In the autumn of 1990 I went to a memorabilia trade show in Toronto that not only had records but anything else that was collectible from hockey cards to action figures. I had no Idea Jeff Healey was going to be there. He was sitting at a table all alone with a pile of old jazz albums. I knew he had an extensive collection of old 78s and did a retro jazz show on CBC FM so this made complete sense. I managed to find a See The Light album for about $10 although this was around the time his second album Hell To Pay had just come out. I went up to him and introduced myself and he extended his hand. We chatted a little bit about his music at the time that he considered to be rock rather than blues after which asked him if he would sign the album. At first he was a bit reluctant fearing that I only wanted the autograph so I could sell it. I assured him that it was for me. He warned me jokingly that he had his spies and signed it.
Watching Healey play on numerous occasions enlightened me somewhat. He demonstrated to me that blind people can see albeit in a completely different way that's foriegn and abstract to sighted people. I once shared a table in a restaurant with a blind man and an appropriate opportunity arose for me to ask him how blind people percieve their surroundings. He said it was like everything was brushing against his eyes. Obviously the way they percieve the world is not like a sighted person would by merely closing their eyes. I took a humanities course in CEGEP once and a section of the course dealt with the rights of handicapped people. One afternoon we had to don blindfolds and go out in pairs around the campus just to get an idea of what it was like to be blind. I felt that this wasn't really accuarate simulation of what it was like to be blind because we were familiar with the campus and could imagine everything visually. A blind person would have become familiar with it in a blind person's way ie without ever having seen what anything looks like. This blind man I had dinner with was not bothered by the fact that he was blind because he had never known what it was like to be able to see like a sighted person and he didn't even consider it a handicap. I guess it would be different for a person who loses their sight later in life.
Jeff Healey passed away on March 2, 2008 at the age of 42 a result of a form of cancer known as retinoblastoma. I was shocked because I was unaware that he had previously undergone several operations to remove metastatic tissue from both of his lungs as well as two sarcomas or tumors from his legs. He was taken from the Earth much too soon. Here's a video of him playing with Marcus Miller on Bass, Omar Hakim on drums and Dr. John on the piano one of his best performances that I could find on youtube.
People remember how and when they met the Lord Creator for the first time. Just like they have their own special individual relationship with the big man. I must admit that in my short fifty years down here I've been waiting for him to show up but so far he's been a no-show ( so was the Loch Ness Monster when I was waiting for it while on holiday in Scotland ). However, I've come acrooss many people who have found him with very little sluething. I guess you don't really have to try that hard because apparently he is everywhere. The clause is that he is not going to come and find you ( he's a busy man ). I met a young man named Alex one morning on Sherbrooke St. just by chance. Well, maybe not just by chance. Here's the story.
I had misplaced my wallet and had to resort to asking a complete stranger for passage fare for the local transportation system. I met this young man and briefly explained my unfortunate predicament. Instead of giving me the $2 I was missing, he invited me to breakfast. I was feeling a bit peckish and wasn't in too pressed for time so I accepted his offer. We found a small café, ordered breakfast and over the course of our conversation somehow the subject of God came up. I sort of expressed my doubts about the existence of a supreme being but was open to any explanations. He decided to tell me how he came to find God and I found ithe story so interresting that I asked if I might use the story on my crappy website using a bit of artistic license.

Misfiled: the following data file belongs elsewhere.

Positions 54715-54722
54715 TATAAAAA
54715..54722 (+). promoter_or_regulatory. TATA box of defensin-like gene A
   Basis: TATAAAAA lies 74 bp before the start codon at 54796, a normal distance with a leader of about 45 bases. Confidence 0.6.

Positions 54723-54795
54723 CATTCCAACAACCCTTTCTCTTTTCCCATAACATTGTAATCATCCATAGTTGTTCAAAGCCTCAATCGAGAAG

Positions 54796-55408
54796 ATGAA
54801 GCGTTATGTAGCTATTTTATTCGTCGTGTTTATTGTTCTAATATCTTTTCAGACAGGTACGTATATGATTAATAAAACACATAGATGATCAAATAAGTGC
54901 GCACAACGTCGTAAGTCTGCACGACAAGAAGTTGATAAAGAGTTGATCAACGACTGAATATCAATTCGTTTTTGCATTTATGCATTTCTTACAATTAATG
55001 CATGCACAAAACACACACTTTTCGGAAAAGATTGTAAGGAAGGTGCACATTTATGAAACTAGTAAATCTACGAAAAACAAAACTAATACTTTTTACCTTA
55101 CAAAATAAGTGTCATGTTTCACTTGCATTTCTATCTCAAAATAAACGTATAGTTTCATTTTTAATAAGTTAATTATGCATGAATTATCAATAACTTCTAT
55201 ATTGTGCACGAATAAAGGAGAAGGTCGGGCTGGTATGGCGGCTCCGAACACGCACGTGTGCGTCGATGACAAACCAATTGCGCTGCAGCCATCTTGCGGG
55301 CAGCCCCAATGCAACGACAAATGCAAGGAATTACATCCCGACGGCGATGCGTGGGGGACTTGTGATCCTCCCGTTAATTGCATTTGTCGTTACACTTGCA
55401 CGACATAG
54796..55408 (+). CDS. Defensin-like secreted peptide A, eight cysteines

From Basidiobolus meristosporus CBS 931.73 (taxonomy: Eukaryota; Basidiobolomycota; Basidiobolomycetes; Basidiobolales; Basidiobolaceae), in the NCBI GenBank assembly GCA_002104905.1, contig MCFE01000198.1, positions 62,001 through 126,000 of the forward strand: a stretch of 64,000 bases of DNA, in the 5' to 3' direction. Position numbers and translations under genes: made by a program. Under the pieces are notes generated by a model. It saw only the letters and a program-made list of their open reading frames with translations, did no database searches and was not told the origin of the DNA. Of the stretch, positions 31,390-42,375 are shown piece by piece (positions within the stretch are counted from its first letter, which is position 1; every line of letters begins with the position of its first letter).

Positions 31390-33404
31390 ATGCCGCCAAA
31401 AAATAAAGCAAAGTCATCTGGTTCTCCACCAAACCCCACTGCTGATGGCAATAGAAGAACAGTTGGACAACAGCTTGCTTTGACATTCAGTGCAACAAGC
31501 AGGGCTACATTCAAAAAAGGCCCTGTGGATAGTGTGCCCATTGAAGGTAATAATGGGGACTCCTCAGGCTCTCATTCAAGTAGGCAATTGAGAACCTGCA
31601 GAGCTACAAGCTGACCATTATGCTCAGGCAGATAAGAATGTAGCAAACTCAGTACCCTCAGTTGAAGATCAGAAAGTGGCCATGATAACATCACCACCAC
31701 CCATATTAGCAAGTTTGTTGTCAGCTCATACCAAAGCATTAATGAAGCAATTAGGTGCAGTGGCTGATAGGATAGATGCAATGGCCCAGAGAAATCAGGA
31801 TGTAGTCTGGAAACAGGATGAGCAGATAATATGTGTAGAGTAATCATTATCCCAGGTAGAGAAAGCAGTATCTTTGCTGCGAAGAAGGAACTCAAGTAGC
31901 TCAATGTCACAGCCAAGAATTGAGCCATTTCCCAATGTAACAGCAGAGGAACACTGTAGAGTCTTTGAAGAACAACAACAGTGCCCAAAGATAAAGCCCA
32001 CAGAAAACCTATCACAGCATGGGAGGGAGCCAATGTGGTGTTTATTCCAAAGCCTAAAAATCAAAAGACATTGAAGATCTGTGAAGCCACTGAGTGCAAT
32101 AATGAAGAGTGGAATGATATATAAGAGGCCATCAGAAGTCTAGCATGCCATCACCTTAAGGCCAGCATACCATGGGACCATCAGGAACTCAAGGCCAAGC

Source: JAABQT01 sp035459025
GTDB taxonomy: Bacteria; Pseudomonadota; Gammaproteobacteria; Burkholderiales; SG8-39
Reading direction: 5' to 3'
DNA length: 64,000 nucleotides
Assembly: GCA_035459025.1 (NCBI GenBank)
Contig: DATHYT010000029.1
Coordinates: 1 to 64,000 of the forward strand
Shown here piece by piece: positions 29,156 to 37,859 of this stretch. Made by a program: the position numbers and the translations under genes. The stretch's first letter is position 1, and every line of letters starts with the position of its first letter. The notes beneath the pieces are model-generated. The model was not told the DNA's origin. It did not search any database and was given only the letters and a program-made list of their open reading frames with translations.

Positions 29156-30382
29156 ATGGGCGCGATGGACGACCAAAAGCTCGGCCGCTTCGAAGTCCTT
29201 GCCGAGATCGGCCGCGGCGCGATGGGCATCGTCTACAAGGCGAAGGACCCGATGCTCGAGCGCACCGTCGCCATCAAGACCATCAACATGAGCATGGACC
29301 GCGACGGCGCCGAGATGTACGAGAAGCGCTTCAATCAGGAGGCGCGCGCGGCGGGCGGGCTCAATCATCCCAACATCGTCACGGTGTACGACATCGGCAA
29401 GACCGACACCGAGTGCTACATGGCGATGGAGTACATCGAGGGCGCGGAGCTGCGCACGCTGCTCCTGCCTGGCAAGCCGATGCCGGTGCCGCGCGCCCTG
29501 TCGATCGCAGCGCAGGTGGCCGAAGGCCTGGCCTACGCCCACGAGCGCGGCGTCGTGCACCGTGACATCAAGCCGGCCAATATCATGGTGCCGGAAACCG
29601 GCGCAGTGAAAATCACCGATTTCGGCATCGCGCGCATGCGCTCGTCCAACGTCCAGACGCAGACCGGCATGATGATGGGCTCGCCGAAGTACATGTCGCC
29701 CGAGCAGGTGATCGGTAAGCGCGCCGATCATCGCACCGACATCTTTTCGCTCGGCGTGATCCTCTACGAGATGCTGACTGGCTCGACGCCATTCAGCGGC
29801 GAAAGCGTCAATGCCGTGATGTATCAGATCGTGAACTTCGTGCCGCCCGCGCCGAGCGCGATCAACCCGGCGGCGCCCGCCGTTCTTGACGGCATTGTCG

He was waiting to get on an airline flight and for some odd reason he decided not to board the aircraft. Now, we all know of stories about people who didn't board flights for various reasons whether it be by premonition, a screw up on part of the airline or they had to return home because they forgot to feed their pet goldffish and then their flight crashes into the face of a mountain killing all on board. One of the most famous premonitions occured in May 1979 when a young man by the name of David Booth awoke from a rather disturbing dream. For some reason the events of the dream informed him of an impending air disaster. The dream even provided him with the name of the airline, aircraft type and cause of the crash. He telephoned the Federal Aviation Administration and informed them of his dream and of course they thought he was a bit looney tunes and just dismissed the call as some sort of prank. Not 3 days later American Airlines Flight 191 crashed on takeoff at Chicago's O'Hare airport killing 271 people making it one of the worst air disasters in American history. The aircraft was a DC-10 wide body airliner just as in the dream.. This is a well documented story and not something from the pages of The National Enquirer. pretty spooky.
The reason Alex decided not board his flight was that he had simply found God. I guess this seemed such a revelation to him that he had to stop everything and take a breather. At this point I had to interject, "and the airplane you were supposed to get on crashed " He said no. The aircraft reached it's destination safely. This suprised me, "it didn't crash?" I couldn't believe this until I convinced myself that he wasn't making this up. I might add this young man was no slouch, very articulate, well dressed etc. and most of all had a big heart and gave me the 2 lousy dollars I needed to get on the bus just after settling the breakfast bill..
There are many different ways I've heard of how people have found God such as surviving near death experiences ( "please God get me out of this mess and I will go to church every Sunday" ) and the like, but believe me Alex's story takes the proverbial cake. He could have been on a crowded bus, witnessed something that was rather incredible and out of the ordinary such as a UFO landing in his backyard or he could have just been walking down the street, almost stepping piece of dog poop lying on the sidewalk.
His story told me that God is not hiding underneath a rock, he is everywhere seek him out and you'll find him.. He is there to be found.
Here's a video featuring the song " He's Calling " by Frank Marino & Mahogany Rush.